[recording paused]
GC: Tell me a little bit about the planes you flew. The different type of planes?
EH: Right. Ok. [pause] I got my wings but I was very disappointed that I didn’t get my commission. And having done very well without a squadron and one [pause] very various events I believe that our wing commander who was in charge of the Royal Air Force Cadets — he gave me the impression that my education wasn’t what he was happy with. As we all know the cream of crews came from private schools. Anyway, as a sergeant I was shipped back to Liverpool and then after leave I was posted to [pause] Bruntingthorpe for training on the Wellington which was a lovely plane to fly. And I must admit I over [pause] one day I decided to fly into cloud not realise that there was danger in the fact you rely on instruments for blind flying and I lost control of the Wellington and I was ready to ask or tell the crew to jump and as I was thinking I managed to see an open space and from that day to this I never told my crew what had happened. I said it was part of aerobatics. When — when you do blind flying you have to concentrate one hundred percent on instruments and at that time I was being trained for blind flying but not sufficient to handle the aircraft in cloud at that time. Anyway, I went through further, further training on the Wellingtons. It was a very interesting period of my life to think I got there. And from there I went on to Stirlings. The four engine plane. It was taken away from front line activities so we did quite a bit of flying doing gardening with it and cross country’s and it was, it was rather difficult aircraft to handle because it was prone to [pause] prone to engine failure. It happened to me so I had to make the landing with three engines. Not four. From there I went on to Lancasters and found that very demanding and competent. We were trained with [pause] and it was a very pleasant experience to fall in love with that plane. On one take-off I was — I had done all my checks before take-off and everything seemed to be working. I got the green light. I had a full bomb load on and I got the clearance and off I went. The lift off was about ninety five miles per hour. And at that particular moment when one was lifting off my port outer lost all its power. I had a decision to make. Can I get the plane off with a full bomb load with three engines? Rightly or wrongly I decided to cut the engines and as I cut the engines she swerved off the runway and I said to the crew, ‘Back.’ They knew what I meant. To keep the tail down we wanted as much — and the nose was trying to get up but fortunately the grass were very wet and it sank down and fortunately no one was hurt. And I thought to myself, ‘I’ve done a good job here.’ But they called me to the tower and they weren’t very pleased that I had to abandon my take-off. Anyway, that was all a part of the experience and I continued flying with 619 Squadron until the day came when we were on a raid and my crew were very much aware of their job to make sure we don’t hit another aircraft. Or make sure Jerry is seen first. Having said that my rear gunner shouted out, ‘Port. Go.’ ‘Port go,’ is a short order that we had the enemy in our — he had us in his sights. So when I received that order I just went straight into the figure eight which gave my gunners a clear field. And then my rear gunner shouted down the intercom, ‘I’ve got him. I’ve got him. I’ve got him.’ On that piece I decided to get back on course. I requested my navigator, ‘Course to target’. It came back very quickly so we were back on course. Now, we want to make sure that we were ok but in doing that a Messerschmitt 110 got under the Lancaster and shot us right through the centre killing the two gunners and my wireless operator. We struggled with our [unclear] trying to put the fire out. But unfortunately the fire had got between the rear and the front and the port inner was ablaze. I was left with no alternative then to abandon the aircraft. I gave the order, ‘Jump. Jump. Jump. Jump. Jump.’ And I got my crew from the front of the plane. I got. And myself.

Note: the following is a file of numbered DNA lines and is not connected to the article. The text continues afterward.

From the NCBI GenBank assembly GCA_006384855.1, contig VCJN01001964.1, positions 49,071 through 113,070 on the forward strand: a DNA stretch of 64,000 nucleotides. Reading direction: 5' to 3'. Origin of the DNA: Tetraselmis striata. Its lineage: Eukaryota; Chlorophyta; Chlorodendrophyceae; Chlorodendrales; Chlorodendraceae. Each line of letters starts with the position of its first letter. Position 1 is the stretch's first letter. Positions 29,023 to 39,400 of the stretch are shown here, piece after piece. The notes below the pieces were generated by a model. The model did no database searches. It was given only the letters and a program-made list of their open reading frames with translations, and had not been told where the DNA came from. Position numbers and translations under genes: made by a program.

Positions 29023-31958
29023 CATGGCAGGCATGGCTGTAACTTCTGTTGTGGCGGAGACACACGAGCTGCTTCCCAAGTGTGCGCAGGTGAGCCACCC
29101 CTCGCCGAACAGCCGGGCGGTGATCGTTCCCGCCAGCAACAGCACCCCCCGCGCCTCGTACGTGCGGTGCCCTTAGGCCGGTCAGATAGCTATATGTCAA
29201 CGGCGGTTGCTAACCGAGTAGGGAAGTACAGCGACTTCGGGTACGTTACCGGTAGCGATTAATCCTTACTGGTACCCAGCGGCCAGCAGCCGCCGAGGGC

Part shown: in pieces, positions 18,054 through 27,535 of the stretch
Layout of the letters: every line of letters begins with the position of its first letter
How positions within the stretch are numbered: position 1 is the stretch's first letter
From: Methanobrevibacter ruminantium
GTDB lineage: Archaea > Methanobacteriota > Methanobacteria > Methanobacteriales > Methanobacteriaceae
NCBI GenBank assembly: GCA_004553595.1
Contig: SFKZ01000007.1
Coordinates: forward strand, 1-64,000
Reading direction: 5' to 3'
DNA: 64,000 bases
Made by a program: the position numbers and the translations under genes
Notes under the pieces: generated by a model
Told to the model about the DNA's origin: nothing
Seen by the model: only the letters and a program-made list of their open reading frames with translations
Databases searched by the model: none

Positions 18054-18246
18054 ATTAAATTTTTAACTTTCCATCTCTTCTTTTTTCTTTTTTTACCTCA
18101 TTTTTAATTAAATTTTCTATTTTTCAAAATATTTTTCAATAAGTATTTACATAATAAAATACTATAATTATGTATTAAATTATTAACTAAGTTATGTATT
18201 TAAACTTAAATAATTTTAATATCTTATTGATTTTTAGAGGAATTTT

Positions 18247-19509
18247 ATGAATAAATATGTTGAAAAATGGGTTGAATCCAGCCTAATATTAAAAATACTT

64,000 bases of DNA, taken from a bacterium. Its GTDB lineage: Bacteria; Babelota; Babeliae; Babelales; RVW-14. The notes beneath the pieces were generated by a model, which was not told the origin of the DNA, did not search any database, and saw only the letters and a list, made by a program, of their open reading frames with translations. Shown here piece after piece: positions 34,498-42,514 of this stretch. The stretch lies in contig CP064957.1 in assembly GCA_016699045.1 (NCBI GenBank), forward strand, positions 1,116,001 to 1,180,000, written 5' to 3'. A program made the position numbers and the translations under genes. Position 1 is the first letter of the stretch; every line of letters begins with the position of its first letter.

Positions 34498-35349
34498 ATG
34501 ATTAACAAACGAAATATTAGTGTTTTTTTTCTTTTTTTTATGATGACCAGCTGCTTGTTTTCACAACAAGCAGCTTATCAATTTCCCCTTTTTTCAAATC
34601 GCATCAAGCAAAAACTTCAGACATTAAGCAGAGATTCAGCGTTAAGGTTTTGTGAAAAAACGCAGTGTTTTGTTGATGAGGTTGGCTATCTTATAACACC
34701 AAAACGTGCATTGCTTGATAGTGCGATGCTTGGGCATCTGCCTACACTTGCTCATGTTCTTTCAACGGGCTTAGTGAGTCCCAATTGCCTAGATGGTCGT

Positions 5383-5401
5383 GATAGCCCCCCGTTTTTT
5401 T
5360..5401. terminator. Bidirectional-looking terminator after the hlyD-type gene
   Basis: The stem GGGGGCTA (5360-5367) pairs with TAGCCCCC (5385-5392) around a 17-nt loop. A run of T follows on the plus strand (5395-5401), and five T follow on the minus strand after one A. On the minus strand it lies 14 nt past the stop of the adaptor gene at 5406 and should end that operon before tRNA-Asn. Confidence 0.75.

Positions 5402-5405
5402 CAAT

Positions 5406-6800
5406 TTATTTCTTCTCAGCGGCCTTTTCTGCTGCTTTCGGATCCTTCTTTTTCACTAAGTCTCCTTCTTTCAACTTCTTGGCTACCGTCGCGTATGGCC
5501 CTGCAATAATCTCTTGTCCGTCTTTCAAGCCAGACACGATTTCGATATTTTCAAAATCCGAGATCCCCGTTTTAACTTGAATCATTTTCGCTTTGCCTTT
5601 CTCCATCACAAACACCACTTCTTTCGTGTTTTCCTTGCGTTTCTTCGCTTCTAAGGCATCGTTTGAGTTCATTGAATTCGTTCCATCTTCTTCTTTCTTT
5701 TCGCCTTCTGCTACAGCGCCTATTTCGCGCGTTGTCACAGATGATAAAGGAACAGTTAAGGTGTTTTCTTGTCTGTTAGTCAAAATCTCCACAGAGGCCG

Other: Is he Ok? Eric. Eric. Come on. Wakey wakey. You’re dreaming a little bit there, aren’t you?
GC: No. He’s fine.
EH: Jump from the plane.
GC: Yeah.